Blender VR: 3D Modeling and Sculpting With Oculus Meta Quest and Free Software

Editor Note
A note on brand names: Facebook's parent company changed their name to Meta, and purchased Oculus, the creators of the Quest VR headset. So Oculus/Meta are effectively the same thing, and you'll see the two names used interchangeably all over the internet.


VR is an exciting space that all different industries are trying to get into. If you’ve got a VR headset why not use it to explore your creations, or better still, to work on them inside the virtual world itself. In this post we do just that.

The problem is, there aren’t many roads to modeling while working in VR. Blender’s official plugin only allows inspection of your scene, not modification of it. Free plugins that allow VR modeling, such as Blender XR and the Maurui plugin have been discontinued. And almost everything includes a fee to use their plugin or service. That’s why we were excited to find a free method for modeling and sculpting in Blender VR.

For this example, we’re going to use a Meta Quest 2. I simply added some shameless branding to the Blender default cube scene, as well as a tech-looking floor. I also changed the world shader to an ominous black material.

Blender Initial Scene

Part 1 - Oculus Setup

  1. Download and install the Oculus Rift/Oculus Link software
  2. Set Oculus as the active OpenXR runtime via the General tab in the Oculus App Settings.

    Open XR

  3. Plug in your headset using a data link cable, and choose to Enable Quest Link.

    Quest Link Confirm

  4. You’re in the Quest Link space when you see a blank world like the one below. All that’s here is a void VR space, and a menu at the bottom.

    Quest Link Blank World

Part 2 - See your Blender World in VR

  1. Take off the headset. Back at your PC, enable the VR Scene Inspection add-on in Blender.

    Enabling the VR Inspection Add On

  2. You could start it now, but instead I recommend creating a new window. This new window will be a minimalist window without all the toolbars.

    Blender New Window

  3. It’s important to understand that the VR Scene will show the same type of preview as the window in which the Scene Inspection addon is started. So first we opened a new window, and choose our preview type (we chose Render Preview with Eevee).

    Blender Second Window

    This way, we still have our main window with all our toolbars. Render Preview will continue to be shown in VR, regardless of what we change our workspace viewport to.

  4. From within the new window, Start VR Session using the new VR side menu.

    Blender VR Options

  5. Put your VR headset back on, and verify you’re no longer in the VR void. This is Blender VR Scene Inspection. You can move around the object or world, zoom in and out, up and down, but can’t edit or move or edit any objects yet. Read on for instructions on how to manipulate this space.

    Blender Initial Scene

Part 3 - Enable usable Blender Window in VR space

  1. Open the menu by pressing the Oculus button on the right-hand controller.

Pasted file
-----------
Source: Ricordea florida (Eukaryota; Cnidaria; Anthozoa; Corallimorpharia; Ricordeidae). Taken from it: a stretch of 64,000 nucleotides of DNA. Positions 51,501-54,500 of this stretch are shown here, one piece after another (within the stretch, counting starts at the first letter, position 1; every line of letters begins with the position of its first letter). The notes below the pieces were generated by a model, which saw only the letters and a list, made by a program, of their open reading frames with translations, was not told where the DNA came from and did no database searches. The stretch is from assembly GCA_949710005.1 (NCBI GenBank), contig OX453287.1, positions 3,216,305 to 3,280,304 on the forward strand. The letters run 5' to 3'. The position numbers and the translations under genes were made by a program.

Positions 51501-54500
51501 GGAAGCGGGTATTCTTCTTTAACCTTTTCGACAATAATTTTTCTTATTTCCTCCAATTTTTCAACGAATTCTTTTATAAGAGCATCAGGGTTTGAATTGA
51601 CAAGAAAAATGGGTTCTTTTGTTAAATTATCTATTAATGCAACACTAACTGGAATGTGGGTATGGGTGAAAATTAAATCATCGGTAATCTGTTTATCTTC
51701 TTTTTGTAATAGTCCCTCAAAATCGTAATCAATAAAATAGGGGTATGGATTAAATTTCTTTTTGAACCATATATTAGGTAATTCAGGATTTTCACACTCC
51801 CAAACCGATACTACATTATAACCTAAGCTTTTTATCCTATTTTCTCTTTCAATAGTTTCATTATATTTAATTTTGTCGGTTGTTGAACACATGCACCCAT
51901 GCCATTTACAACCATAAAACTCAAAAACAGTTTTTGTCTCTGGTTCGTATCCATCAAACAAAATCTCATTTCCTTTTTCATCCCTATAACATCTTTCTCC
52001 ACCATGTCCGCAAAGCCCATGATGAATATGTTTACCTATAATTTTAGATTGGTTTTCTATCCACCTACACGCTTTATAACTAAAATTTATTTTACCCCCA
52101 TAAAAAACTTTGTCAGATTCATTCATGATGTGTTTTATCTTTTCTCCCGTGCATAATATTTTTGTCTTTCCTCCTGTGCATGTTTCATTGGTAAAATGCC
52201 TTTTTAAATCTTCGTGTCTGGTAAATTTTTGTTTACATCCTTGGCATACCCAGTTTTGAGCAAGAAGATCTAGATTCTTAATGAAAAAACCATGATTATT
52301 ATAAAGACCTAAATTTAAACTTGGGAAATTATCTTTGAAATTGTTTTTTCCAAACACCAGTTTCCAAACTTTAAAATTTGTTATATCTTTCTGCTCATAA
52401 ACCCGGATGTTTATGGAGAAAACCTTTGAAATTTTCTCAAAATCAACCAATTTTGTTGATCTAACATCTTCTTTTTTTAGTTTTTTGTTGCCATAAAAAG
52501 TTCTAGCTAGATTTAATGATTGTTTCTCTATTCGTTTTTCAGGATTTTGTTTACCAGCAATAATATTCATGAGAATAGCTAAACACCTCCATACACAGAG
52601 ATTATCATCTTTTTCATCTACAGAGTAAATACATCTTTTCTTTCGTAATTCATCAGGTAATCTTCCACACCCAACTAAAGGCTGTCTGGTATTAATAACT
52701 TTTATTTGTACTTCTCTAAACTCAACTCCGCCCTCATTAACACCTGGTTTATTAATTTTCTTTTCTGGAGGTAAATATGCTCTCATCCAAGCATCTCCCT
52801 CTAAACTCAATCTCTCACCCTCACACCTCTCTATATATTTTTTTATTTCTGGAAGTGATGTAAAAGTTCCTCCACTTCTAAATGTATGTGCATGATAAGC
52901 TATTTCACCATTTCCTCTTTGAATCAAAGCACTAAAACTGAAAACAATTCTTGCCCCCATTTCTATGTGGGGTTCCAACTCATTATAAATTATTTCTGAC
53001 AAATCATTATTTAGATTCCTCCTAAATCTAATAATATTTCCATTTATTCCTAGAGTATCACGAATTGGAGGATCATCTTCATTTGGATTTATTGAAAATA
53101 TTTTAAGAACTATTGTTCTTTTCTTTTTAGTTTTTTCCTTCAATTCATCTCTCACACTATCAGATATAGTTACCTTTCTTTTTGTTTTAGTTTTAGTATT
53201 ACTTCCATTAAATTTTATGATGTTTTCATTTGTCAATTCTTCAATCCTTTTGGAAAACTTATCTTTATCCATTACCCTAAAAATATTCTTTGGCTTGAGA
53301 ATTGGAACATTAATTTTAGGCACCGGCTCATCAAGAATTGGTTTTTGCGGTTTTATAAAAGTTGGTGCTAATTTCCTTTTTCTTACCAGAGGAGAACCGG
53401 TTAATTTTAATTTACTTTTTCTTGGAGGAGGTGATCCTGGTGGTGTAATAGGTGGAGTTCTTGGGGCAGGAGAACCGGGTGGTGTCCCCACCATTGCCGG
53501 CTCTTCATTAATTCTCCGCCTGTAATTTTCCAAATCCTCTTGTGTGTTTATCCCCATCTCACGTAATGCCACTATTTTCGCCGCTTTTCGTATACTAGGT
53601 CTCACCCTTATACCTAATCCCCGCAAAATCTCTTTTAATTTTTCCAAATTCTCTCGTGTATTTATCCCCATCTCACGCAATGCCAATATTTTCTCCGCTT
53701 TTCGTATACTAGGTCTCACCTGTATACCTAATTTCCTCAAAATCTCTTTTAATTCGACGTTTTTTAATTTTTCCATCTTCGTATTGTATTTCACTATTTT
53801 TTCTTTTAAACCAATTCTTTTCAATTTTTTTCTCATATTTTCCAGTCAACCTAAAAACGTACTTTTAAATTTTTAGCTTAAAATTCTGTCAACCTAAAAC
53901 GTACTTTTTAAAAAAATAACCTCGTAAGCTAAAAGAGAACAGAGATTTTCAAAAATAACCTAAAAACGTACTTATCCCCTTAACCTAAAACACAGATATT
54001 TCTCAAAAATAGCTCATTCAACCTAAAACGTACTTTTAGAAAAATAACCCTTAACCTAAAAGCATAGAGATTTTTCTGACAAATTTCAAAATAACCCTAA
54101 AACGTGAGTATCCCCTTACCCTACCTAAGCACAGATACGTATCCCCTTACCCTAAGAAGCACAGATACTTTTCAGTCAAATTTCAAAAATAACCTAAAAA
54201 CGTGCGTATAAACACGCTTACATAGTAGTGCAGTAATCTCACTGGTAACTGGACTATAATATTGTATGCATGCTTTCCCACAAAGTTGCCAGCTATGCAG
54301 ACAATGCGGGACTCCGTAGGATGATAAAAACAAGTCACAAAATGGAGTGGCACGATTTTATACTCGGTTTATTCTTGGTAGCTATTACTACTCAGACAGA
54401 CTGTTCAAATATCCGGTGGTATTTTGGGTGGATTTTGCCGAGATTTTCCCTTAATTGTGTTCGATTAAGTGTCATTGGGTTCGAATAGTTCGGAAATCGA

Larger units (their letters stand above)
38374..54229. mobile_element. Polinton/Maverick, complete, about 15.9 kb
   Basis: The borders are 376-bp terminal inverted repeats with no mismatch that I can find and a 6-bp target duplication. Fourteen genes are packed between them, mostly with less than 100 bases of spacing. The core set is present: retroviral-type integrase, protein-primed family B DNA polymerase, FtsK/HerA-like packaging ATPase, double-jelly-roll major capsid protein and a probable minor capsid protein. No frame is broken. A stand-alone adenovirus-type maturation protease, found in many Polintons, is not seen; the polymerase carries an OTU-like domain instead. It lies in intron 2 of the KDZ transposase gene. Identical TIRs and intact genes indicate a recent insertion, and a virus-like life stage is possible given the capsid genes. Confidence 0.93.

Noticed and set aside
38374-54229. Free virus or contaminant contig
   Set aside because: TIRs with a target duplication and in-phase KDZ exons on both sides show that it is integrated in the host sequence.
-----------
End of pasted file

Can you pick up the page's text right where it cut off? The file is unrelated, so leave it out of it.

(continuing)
2. Press the Add Desktop button at the right end of the Oculus Link menu.

    Blender Add Panel

  3. Notice the down arrow next to Blender. This means there are multiple windows to choose from. Go ahead and click it to reveal the windows.

    Blender Add Panel

  4. The first instance is the Blender VR Scene Inspection that we can already see. The second is the Blender window running on our PC, click that.

    Blender Add Panel

  5. The Blender window running on your desktop should appear.

    Blender VR Initial Desktop

  6. You can grab the window and move it wherever you like, including closer or farther away. Make sure you can still see the important elements of your scene.

    Blender Move Panel

  7. Pin the window using the button at the lower right. This allows you to work while viewing. If you don’t pin, the window will disappear once you exit the menu. You can still move this window after pinning it, by opening the menu again.

    Blender Pin to VR Experience

  8. Exit the menu. As you navigate the VR space, your window will stay in place. You’re now free to work in Blender. To do so, use the mouse and keyboard on your PC, as you normally would. If you need to look at the keyboard, look down the gap in the headset around your nose.

    While using the mouse and keyboard, I can see the window that appears on my desktop. Let’s make a change in the window and see how it affects the world.

    Blender VR Material

  9. Here you can see that I’ve changed the color of the material, which will also alter our VR space in real time.

    Blender VR Material Alteration

  10. And that’s it! Now go forth and dream new magnificent creations.

Part 4 - Mirroring (Optional)

There’s one other handy feature of the Scene Inspector addon that I want to mention. With the mirroring feature, you can mirror what’s being seen in VR, to the Blender window on the PC. You can find this feature in the Viewport Feedback section of the VR side menu.

Blender VR Mirror

Now as you move around or turn your head in the VR scene, the window will be updated to show what you’re seeing.

This is useful if you have someone else in the room with you, who wants to see on the PC, what you’re seeing in the headset. For recording/streaming, the resolution will also be higher on your PC, rather than trying to record directly from the headset.


We can’t yet grab vertices and move them around with the controllers, and instead must use a virtual copy of the Blender window. However, this method allows you to modify your virtual world, while experiencing it in VR.

By the way, here is the final Eevee render, just in case you were curious.

Blender Final Render